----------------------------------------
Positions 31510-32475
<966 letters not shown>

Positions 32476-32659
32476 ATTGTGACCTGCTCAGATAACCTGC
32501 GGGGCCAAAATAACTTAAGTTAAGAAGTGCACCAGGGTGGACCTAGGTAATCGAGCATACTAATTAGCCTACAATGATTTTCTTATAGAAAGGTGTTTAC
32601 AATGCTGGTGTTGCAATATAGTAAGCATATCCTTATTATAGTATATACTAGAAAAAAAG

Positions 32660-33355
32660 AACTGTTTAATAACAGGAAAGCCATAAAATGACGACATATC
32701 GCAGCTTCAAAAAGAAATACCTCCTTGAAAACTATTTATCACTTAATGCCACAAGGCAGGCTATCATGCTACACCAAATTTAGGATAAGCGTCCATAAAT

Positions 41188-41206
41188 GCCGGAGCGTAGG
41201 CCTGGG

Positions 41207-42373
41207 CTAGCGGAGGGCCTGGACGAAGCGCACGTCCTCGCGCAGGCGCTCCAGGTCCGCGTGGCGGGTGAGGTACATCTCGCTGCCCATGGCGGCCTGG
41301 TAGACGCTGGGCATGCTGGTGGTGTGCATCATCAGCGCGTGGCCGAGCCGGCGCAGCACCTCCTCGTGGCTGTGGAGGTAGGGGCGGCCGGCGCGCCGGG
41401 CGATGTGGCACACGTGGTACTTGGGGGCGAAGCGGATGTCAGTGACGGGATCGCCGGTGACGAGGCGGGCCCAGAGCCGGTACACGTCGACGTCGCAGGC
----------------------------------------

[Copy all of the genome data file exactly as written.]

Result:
Positions 31510-32475
<966 letters not shown>

Positions 32476-32659
32476 ATTGTGACCTGCTCAGATAACCTGC
32501 GGGGCCAAAATAACTTAAGTTAAGAAGTGCACCAGGGTGGACCTAGGTAATCGAGCATACTAATTAGCCTACAATGATTTTCTTATAGAAAGGTGTTTAC
32601 AATGCTGGTGTTGCAATATAGTAAGCATATCCTTATTATAGTATATACTAGAAAAAAAG

Positions 32660-33355
32660 AACTGTTTAATAACAGGAAAGCCATAAAATGACGACATATC
32701 GCAGCTTCAAAAAGAAATACCTCCTTGAAAACTATTTATCACTTAATGCCACAAGGCAGGCTATCATGCTACACCAAATTTAGGATAAGCGTCCATAAAT

Positions 41188-41206
41188 GCCGGAGCGTAGG
41201 CCTGGG

Positions 41207-42373
41207 CTAGCGGAGGGCCTGGACGAAGCGCACGTCCTCGCGCAGGCGCTCCAGGTCCGCGTGGCGGGTGAGGTACATCTCGCTGCCCATGGCGGCCTGG
41301 TAGACGCTGGGCATGCTGGTGGTGTGCATCATCAGCGCGTGGCCGAGCCGGCGCAGCACCTCCTCGTGGCTGTGGAGGTAGGGGCGGCCGGCGCGCCGGG
41401 CGATGTGGCACACGTGGTACTTGGGGGCGAAGCGGATGTCAGTGACGGGATCGCCGGTGACGAGGCGGGCCCAGAGCCGGTACACGTCGACGTCGCAGGC